Manda: Change your product lines to something completely different that isn’t carbonated sugar water basically isn’t it? 

Sue: Yeah. Yes. And and don’t forget, capitalism is littered with companies whose products or services or business models no longer worked and are no longer with us. So that’s the nature of the beast. And it’s possibly beyond my intelligence to be able to work that out for them. They need to do that for themselves. They need to think it through for themselves, probably with the support of their investors and their shareholders and their boards. But having super clear, super honest questions about the pace and scale of change that will be inevitable, in a properly risk focussed way, that has got to be happening. I’m certain that’s going to be happening. For other companies who maybe have broader portfolios and brought a broader range of products, they may well be able to navigate a journey for themselves where they are disinvesting in the old, and they’re bringing new products or services to the fore. And they can see a pathway where they, as a corporate entity, can continue to exist. I’m I’m relatively sanguine about the fact that businesses come and businesses go and that’s capitalism. Suck it up.

Manda: And maybe we get past capitalism and we get to something where businesses still come and go, but in a different model. Associated with that then, I’m thinking some obvious political changes that could be made would be to ban advertising to an age group, the under tens, the under 15’s. To completely ban certain quantities of refined carbs, sugar and salt in food. Lots of bans on lots of things. But that it would need to be global. Because what we saw with things like baby milk, you prove that baby milk is actually one of the worst things you can possibly give your newborn infant. So let’s go and sell it to people whose governments will will take the backhanders and will let us do that. And we need that not to be happening. So it needs to be, I’m talking myself into a global governance system. Which would be an interesting thing, and I can feel a lot of arguments against it. But when you’re in conversations with policymakers and accepting that they then have the guys going around the back door going, don’t do any of this because, you know, it’ll harm our bottom line. But are these the kinds of things that they’re looking at?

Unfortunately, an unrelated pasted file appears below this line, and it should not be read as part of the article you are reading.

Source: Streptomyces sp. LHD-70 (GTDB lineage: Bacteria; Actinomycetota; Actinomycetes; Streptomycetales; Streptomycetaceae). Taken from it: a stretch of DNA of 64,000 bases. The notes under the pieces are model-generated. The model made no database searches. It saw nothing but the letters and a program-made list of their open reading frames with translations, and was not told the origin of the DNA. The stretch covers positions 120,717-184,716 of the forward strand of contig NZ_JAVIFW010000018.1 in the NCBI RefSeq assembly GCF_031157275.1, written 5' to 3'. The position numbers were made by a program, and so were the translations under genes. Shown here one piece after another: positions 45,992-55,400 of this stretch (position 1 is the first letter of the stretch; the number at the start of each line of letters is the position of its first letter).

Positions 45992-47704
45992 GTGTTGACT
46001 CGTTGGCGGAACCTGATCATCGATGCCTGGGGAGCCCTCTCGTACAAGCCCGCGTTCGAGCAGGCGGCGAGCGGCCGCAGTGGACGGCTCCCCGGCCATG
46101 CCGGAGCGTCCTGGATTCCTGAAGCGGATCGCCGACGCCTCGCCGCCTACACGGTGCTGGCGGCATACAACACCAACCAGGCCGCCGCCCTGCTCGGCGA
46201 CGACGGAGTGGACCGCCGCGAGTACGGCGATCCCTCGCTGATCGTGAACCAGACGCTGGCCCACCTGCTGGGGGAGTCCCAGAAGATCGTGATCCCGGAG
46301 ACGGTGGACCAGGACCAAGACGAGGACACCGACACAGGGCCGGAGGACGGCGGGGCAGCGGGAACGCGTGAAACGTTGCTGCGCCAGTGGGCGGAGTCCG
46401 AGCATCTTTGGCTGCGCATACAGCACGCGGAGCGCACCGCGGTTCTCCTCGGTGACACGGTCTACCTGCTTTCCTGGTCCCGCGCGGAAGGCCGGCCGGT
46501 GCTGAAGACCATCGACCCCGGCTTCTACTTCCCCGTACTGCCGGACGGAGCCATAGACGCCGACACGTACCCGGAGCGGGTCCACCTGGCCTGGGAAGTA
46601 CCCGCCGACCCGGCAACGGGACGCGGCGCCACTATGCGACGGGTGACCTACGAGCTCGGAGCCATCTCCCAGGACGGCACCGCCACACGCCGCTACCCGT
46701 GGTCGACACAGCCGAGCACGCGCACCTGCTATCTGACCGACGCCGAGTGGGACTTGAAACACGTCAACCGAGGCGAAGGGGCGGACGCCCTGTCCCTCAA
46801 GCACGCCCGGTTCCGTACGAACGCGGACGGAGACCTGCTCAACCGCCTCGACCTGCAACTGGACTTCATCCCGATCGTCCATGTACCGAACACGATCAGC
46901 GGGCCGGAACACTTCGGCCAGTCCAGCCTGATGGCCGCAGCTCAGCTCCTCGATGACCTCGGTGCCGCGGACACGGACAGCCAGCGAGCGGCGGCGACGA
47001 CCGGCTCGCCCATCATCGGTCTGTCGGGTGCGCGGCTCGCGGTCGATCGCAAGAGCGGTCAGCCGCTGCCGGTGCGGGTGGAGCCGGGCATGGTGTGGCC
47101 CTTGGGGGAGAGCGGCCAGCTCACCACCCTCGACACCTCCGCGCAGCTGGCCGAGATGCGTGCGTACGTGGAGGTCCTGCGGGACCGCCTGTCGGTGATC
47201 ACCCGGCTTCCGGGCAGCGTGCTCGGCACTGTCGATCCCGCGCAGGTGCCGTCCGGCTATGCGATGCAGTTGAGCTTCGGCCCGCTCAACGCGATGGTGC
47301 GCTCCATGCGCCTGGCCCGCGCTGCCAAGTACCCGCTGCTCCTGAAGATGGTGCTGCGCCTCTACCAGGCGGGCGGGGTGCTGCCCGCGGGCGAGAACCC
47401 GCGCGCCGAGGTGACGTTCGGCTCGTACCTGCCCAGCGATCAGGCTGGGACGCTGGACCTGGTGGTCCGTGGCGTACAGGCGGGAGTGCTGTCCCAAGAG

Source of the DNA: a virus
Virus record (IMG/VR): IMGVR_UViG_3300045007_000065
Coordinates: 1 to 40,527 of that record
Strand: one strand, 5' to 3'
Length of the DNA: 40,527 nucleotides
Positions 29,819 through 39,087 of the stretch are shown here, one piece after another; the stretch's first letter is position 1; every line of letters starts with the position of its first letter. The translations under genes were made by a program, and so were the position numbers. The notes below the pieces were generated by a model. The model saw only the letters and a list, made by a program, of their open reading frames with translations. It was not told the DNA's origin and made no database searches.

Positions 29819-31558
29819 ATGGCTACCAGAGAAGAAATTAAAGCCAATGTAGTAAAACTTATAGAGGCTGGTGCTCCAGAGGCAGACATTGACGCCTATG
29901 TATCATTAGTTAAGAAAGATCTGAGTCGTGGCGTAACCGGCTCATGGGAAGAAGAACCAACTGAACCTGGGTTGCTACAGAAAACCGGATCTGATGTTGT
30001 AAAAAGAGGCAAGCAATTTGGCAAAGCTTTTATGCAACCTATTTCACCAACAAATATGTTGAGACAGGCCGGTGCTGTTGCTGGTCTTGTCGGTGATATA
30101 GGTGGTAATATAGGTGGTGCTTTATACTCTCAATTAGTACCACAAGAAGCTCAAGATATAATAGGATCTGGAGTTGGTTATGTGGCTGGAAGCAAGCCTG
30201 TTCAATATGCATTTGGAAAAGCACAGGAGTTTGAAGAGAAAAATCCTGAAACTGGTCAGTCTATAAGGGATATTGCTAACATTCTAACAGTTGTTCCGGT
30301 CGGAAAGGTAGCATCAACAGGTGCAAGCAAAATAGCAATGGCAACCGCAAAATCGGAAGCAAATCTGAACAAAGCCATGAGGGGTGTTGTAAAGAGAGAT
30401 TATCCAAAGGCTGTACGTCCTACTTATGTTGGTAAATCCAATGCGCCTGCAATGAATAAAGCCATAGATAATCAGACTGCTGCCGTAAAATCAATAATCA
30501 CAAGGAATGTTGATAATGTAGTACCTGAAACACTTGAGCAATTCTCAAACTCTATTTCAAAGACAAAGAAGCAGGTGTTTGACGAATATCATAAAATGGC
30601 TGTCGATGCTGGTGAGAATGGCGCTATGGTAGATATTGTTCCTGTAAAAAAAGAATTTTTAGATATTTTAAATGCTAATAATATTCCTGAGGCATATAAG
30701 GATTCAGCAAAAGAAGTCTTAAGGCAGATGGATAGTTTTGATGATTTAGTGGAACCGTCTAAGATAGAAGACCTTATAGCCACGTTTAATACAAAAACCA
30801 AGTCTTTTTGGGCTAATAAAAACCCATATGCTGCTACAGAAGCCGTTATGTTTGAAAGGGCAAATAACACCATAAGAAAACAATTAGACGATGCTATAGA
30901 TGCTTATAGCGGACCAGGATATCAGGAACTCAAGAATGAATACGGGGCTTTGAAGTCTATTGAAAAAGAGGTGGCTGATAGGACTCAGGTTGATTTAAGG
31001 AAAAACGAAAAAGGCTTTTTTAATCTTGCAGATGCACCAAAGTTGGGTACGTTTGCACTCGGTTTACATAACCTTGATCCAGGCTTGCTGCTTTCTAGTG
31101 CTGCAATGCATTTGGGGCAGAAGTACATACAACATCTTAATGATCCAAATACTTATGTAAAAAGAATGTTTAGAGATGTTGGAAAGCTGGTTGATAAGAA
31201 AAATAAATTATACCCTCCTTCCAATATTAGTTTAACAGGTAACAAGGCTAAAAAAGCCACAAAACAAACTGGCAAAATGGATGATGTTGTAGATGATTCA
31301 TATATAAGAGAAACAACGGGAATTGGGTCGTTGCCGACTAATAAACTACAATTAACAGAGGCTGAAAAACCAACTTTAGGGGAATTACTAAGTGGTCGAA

Sue: Yeah. And I think international agreements feel a bit different don’t they, to globalised governance. Globalised governance has got all sorts of red flags. But international agreements are the stuff of collaboration, of shared interests, of shared concerns.

Manda: This is what closed the holes in the ozone layer. If we can do that, we can do other stuff. Yes.

Sue: Yes, exactly. And like we said, right at the very, very start of this conversation; we all eat food. And if we can fix food, we can fix everything. And that’s true for this country and it’s true for all countries. The manifestation of their food systems issues may show up a bit differently, but no country is going to survive more than 3 to 5 days with a broken food system. So we are genuinely all in this, and we’re all in this at a time when pressures and challenges on food, what we grow, what we can grow, could not be greater, with climate and nature crisis. So we are all in this, and I can absolutely imagine an intelligent and collaborative international agreement based on principles of equity and collaboration and cooperation, that makes it impossible for people to go and do what perhaps they have been doing hitherto. If people aren’t buying refined sugar in the global North, let’s go sell it to the Global South for a bit and watch Malawi and other countries health profile plummet.

Manda: Watch the pandemic of diabetes move to there instead of here or as well as here.

Sue: Exactly. I don’t know what the alternative is. Well, no, actually, that’s not true, I can imagine what the alternative is and it’s not a pretty picture is it? 

Manda: No it’s not pretty. Because fixing food is, as you said earlier on, fixing the power dynamics and the way it’s produced and the whole climate and ecological interplay of growing appropriate food in appropriate places in appropriate ways. And agreeing what appropriate is. I wanted to have a whole conversation with you about agroecology but we’re running out of time. Even the word regenerative farming has been co-opted by people who think it means spraying with glyphosate and not using the plough quite as much, which makes me weep. And agroecology will doubtless go the same way, because they will just half inch it. And somewhere along the line there needs to be that value shift, so that the people who want the world to be inhabitable, which seems to me is not really a very high bar, could say, you know, guys, you don’t get to do this. You don’t get to tell us that your hamburger is actually regenerative, when quite plainly, that’s only for a given version of regenerative that you just made up on the spot.